Is there a link between the Brain and Celiac Disease or gluten-intolerance?
Many of us with Celiac or gluten-intolerance know pretty quickly when we’ve gotten “glutanized”. For me and lots in our Gluten-Free community, before the gut issues kick in… we feel the Brain Fog. And in recent years the scientific community is confirming what we’ve know forever: The Brain / Gut connection is REAL!
Turns out there are many gluten/brain related issues:
1) Migraine headaches: My first symptom – when I was 12, decades before diagnosis, was severe migraine headaches. I suffered for years! Miraculously, the migraines disappeared about 6 months into my new Gluten-Free lifestyle. In all my years of debilitating migraines, no one ever mentioned the possibility of Celiac Disease. Thankfully, the link is now well documented. In fact, in a 2019 study, 32.5% of people who had celiac disease experienced migraine without aura, while 15.4% experienced migraine with aura. A quick Google search will reveal a multitude of studies confirming the link between Celiac Disease and migraines.
2) ADHD: Seems we all know parents who have put their kids on a Gluten-Free diet hoping to improve behavior issues. Studies show that the presence of Celiac Disease is much higher in children and adults with ADHD compared to the general population. A gluten-free diet significantly improved ADHD symptoms in patients with Celiac Disease in one study. The results further suggest that Celiac Disease should be included in the ADHD symptom checklist.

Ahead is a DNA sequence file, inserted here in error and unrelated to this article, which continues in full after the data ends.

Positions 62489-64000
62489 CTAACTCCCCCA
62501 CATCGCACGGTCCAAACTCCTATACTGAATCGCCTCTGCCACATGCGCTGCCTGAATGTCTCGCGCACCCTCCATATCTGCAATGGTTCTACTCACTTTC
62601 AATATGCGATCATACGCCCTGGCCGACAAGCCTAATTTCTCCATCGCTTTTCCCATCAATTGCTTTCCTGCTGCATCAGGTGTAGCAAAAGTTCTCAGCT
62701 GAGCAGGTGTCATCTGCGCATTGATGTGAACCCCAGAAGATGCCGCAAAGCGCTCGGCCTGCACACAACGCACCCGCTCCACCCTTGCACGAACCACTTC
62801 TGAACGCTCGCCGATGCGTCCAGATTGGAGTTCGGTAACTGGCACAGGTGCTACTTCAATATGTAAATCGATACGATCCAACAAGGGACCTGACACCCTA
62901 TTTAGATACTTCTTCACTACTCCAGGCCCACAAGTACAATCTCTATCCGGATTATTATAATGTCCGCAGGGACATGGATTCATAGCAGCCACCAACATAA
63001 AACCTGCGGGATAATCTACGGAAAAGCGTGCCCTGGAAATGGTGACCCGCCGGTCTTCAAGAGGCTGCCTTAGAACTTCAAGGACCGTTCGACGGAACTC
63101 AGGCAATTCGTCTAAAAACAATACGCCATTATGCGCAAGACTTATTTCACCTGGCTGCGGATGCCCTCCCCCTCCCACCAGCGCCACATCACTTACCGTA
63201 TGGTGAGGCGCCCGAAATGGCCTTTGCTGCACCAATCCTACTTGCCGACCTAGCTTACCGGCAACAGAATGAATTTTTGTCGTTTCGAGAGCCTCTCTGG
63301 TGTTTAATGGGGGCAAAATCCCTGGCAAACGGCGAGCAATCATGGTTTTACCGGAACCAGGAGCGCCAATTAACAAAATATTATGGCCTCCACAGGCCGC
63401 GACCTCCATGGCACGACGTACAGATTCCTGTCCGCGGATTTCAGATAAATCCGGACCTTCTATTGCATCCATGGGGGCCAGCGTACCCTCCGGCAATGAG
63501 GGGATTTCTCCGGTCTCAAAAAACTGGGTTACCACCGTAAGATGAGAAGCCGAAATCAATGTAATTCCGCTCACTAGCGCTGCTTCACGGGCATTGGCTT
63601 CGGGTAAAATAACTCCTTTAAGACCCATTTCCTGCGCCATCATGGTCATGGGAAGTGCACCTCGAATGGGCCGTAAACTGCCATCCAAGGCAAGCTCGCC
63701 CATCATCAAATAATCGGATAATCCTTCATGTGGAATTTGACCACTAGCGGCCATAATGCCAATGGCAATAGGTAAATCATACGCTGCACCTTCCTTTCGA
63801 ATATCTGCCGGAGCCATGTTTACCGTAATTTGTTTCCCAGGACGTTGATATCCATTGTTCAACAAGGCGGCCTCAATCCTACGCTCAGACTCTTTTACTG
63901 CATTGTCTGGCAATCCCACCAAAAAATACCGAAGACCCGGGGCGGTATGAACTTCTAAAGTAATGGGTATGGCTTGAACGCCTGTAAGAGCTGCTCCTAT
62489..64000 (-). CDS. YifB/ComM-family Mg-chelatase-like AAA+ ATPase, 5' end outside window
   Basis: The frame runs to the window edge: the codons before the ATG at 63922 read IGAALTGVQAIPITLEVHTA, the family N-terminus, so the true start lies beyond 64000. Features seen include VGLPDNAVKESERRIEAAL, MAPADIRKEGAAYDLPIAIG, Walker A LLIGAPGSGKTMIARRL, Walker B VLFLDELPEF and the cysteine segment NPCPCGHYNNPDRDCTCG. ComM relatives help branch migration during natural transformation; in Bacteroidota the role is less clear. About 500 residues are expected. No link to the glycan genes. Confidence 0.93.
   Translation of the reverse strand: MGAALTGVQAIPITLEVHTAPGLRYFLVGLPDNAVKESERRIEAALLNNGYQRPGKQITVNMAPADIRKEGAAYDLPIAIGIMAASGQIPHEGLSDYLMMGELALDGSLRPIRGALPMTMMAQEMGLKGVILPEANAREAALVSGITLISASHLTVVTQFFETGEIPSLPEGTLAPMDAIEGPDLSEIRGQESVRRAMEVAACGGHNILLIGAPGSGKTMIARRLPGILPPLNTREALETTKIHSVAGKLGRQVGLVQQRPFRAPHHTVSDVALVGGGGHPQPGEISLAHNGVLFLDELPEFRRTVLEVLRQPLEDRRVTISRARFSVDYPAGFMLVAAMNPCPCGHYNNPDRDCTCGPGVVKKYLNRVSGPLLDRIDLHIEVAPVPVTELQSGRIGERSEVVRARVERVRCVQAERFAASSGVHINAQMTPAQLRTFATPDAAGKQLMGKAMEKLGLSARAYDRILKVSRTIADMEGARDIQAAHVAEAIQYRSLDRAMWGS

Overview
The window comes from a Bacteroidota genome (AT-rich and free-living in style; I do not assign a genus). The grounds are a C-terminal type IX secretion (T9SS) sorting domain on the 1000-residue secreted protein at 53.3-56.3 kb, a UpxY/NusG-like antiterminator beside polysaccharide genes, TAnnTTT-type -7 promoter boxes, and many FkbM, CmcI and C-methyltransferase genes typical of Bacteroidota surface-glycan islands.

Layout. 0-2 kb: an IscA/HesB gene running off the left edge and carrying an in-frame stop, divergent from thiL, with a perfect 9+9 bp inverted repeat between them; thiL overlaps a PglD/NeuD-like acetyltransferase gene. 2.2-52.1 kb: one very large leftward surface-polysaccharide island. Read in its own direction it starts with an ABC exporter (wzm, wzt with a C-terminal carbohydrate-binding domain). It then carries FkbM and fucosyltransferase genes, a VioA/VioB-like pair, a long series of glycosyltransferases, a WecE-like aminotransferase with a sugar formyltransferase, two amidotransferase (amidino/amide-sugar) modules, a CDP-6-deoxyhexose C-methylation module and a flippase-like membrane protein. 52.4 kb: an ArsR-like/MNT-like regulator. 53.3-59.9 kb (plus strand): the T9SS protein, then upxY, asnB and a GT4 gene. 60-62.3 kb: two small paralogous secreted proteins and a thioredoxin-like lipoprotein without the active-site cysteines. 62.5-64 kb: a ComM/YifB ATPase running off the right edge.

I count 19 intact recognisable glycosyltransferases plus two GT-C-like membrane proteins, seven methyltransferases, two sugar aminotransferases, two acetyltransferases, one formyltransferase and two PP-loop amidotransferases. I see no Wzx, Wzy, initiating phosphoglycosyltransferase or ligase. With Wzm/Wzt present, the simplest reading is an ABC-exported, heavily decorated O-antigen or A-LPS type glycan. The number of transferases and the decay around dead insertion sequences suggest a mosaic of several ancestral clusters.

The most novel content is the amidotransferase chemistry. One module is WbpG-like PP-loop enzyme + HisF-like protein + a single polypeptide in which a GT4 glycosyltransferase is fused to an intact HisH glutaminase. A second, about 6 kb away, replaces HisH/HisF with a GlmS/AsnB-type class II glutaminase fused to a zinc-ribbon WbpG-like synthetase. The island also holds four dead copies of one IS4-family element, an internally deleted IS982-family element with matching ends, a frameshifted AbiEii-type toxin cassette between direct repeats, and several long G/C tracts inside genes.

3) Gluten-Ataxia: While rare, Gluten Ataxia is a neurological condition in which an autoimmune response to the gluten protein found in wheat, barley, and rye can irreversibly damage the part of the brain called the cerebellum. This can potentially cause issues with gait and gross motor skills, resulting in loss of coordination. Several studies show a gluten-free diet can help lessen or halt the progression the the disorder.
4) Depression & Anxiety: Research shows that people with Celiac Disease, especially women, suffer a higher than average rate of anxiety and depression. Read more about that here from Science Daily. Another study reported that “people who test negative for Celiac Disease but who have been diagnosed with gluten sensitivity also report higher levels of depression and anxiety”
5) Bi-Polar disorder & schizophrenia: In bipolar disorder, there are studies that indicate people with Celiac Disease or gluten sensitivity may have higher rates of this mental condition. Studies looking at levels of antibodies to gluten in the bloodstream of people with bipolar disorder and found especially high levels in those in the midst of a manic episode. Regarding schizophrenia, research suggests that people with a genetic intolerance to gluten may also be at increased risk for schizophrenia. Investigators say the link, if proven, could lead to new treatment options for a small subset of schizophrenic people. Researchers from John’s Hopkins University’s Bloomberg School of Public Health found people with Celiac Disease to be three times as likely as the general population to develop schizophrenia.
Of course, these are just a few potential connections between the Brain and Gut. If you’re still skeptical , I would suggest you consider this: Have you ever had “butterflies” in your stomach? Of course you know that feeling didn’t happen in your stomach, right? It was your brain that instantly instigated that feeling in your gut.
Based on my own experience and the research available, I believe there is a undeniable connection between the Brain and our Gut. I look forward to the continuing research that might encourage the Gluten-Free Diet to help treat more related issues.
HAPPY HALLOWEEN EVERYONE!
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